A Clean, Well-Lighted Place
A Clean, Well-Lighted Place Dissatisfaction Quotes
How we cite our quotes: Citations follow this format: (Paragraph)
"I wish he would go home. I never get to bed before three o'clock. What kind of hour is that to go to bed?"
"He stays up because he likes it."
"He's lonely. I'm not lonely. I have a wife waiting in bed for me."
"He had a wife once too."
"A wife would be no good to him now."
"You can't tell. He might be better with a wife." (9)
This quote suggests that all good things must come to an end – it's a cliché, but hey, it's true. We learn that the old man, who now has nothing to live for except his lonely drinks in the café, once had a wife and a life of his own; however, in his old age, it's unclear as to whether or not companionship could possibly do him any good.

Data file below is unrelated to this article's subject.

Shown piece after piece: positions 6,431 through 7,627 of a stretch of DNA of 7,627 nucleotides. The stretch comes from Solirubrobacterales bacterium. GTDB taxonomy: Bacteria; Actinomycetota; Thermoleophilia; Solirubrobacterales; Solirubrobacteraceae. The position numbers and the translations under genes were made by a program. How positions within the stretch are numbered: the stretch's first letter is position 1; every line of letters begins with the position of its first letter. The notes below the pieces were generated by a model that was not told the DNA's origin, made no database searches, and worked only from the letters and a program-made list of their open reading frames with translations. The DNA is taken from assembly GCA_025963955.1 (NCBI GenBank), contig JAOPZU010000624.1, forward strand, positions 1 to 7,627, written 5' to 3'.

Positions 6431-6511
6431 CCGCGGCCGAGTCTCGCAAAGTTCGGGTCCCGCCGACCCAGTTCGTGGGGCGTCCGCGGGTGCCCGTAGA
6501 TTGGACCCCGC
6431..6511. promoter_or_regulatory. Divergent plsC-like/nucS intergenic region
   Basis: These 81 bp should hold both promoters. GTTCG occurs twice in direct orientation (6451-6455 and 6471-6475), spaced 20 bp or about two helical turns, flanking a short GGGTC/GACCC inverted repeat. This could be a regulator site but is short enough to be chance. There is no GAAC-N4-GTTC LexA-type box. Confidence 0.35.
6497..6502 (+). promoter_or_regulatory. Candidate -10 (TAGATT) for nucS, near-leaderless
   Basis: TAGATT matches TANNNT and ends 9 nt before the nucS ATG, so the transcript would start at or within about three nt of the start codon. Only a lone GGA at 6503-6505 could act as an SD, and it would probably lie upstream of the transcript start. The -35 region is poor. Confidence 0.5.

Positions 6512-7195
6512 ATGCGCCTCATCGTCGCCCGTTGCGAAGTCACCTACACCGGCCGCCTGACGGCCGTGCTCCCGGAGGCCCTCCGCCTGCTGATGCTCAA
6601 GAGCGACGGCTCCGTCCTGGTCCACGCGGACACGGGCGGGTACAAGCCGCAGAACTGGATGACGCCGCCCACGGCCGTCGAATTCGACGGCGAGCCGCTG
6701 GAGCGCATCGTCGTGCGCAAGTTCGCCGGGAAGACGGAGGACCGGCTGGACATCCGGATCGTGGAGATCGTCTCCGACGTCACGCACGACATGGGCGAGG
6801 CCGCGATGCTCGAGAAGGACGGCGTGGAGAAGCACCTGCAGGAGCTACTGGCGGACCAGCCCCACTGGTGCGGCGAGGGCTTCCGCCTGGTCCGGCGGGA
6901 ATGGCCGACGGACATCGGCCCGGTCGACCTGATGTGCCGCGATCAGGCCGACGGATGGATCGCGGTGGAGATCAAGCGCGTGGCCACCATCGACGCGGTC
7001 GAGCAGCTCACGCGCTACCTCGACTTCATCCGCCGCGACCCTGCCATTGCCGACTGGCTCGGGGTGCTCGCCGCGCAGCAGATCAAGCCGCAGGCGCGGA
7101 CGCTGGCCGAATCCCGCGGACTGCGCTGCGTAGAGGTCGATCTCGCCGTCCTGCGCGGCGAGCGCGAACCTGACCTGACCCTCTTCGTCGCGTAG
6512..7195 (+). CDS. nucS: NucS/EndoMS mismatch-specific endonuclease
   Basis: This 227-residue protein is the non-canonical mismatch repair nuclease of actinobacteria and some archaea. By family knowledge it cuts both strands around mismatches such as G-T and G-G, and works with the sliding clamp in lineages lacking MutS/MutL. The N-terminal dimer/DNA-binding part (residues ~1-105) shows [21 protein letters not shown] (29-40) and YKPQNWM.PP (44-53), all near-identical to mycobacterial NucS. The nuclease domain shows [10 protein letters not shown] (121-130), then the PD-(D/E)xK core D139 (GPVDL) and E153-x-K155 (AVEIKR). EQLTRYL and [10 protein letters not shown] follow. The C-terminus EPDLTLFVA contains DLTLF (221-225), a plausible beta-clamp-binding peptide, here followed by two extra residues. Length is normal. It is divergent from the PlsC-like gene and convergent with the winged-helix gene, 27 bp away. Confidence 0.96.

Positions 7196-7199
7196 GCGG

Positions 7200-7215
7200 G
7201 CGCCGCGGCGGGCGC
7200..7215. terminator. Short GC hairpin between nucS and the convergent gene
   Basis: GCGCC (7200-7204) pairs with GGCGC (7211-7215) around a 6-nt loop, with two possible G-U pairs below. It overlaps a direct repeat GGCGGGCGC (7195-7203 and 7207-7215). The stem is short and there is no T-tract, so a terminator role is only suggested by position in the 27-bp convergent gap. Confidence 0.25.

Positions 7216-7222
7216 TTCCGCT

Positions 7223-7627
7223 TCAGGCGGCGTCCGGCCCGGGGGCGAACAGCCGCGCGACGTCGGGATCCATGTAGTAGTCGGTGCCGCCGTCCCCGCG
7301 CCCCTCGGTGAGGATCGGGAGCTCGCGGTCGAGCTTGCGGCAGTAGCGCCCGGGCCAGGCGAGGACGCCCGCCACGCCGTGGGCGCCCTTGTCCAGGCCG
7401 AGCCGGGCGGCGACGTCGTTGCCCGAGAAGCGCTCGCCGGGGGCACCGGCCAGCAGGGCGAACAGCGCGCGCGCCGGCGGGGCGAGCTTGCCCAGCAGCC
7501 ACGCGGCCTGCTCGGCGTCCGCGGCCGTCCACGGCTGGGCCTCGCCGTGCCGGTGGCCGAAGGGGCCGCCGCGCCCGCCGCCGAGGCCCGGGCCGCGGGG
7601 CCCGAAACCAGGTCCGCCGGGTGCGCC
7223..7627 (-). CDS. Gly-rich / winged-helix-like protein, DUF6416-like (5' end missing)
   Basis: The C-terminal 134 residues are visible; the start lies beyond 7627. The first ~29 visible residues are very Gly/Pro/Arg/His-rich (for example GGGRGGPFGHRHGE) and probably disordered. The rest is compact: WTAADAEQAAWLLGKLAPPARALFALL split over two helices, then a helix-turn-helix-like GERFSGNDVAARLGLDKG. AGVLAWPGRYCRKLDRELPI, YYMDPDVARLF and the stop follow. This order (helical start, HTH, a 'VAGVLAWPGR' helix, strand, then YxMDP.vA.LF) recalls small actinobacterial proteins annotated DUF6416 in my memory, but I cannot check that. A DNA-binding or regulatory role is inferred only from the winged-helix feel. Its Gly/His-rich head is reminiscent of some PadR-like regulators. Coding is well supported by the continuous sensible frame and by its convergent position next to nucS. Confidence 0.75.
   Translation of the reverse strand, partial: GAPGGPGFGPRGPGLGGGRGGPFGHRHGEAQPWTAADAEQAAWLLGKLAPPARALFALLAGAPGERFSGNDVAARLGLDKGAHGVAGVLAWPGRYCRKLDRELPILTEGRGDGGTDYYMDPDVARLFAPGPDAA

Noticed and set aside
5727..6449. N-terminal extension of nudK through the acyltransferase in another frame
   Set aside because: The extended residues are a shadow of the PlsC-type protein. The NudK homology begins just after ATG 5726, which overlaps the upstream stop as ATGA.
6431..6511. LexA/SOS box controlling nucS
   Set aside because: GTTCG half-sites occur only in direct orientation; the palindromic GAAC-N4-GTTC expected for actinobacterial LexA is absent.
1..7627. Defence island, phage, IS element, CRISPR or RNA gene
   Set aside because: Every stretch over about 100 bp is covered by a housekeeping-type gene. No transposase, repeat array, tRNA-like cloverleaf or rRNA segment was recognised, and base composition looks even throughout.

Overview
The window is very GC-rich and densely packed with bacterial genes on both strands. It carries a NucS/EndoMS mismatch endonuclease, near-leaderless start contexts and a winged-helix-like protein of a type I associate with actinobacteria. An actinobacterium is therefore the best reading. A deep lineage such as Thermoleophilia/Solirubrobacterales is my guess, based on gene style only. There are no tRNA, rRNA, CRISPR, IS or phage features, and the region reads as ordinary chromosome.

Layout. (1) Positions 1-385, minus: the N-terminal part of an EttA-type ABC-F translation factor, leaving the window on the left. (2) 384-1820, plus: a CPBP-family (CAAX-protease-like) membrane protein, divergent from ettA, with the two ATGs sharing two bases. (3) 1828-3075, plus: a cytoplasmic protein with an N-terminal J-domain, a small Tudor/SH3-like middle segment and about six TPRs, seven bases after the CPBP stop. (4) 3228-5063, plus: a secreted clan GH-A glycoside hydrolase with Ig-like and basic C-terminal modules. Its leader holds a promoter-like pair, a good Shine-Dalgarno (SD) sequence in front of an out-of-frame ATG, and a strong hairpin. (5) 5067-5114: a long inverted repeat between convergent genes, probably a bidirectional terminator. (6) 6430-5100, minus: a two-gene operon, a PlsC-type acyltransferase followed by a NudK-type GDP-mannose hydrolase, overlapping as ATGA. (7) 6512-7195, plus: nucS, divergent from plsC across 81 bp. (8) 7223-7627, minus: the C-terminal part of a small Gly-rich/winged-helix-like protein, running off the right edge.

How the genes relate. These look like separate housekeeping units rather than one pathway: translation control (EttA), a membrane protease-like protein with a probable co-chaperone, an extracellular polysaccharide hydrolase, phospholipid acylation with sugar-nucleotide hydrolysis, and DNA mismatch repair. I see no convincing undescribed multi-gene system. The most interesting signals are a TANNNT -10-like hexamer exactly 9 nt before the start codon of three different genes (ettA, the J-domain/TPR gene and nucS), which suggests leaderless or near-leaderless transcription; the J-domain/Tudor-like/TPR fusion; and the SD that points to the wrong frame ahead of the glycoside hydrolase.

"And you? You have no fear of going home before your usual hour?"
"Are you trying to insult me?"
"No, hombre, only to make a joke."
"No," the waiter who was in a hurry said, rising from putting on the metal shutters. "I have confidence. I am all confidence."
"You have youth, confidence, and a job," the older waiter said. "You have everything."
"And what do you lack?"
"Everything but work."
"You have everything I have."
"No. I have never had confidence and I'm not young." (13)
The younger waiter is totally satisfied with his life – he believes in his wife and his way of living, and, like most of us, believes that his youth makes him invincible. The older waiter, however, is past this point in his life; we wonder if dissatisfaction and uncertainty are inevitable consequences of age.
"We are of two different kinds," the older waiter said. He was now dressed to go home. "It is not only a question of youth and confidence although those things are very beautiful. Each night I am reluctant to close up because there may be some one who needs the cafe."
"Hombre, there are bodegas open all night long."
"You do not understand. This is a clean and pleasant cafe. It is well lighted. The light is very good and also, now, there are shadows of the leaves." (13)
The idea that someone might "need" the café, like the old man, suggests that the world is full of discontented, lost souls, who just need somewhere bright and pleasant to sit and escape from themselves.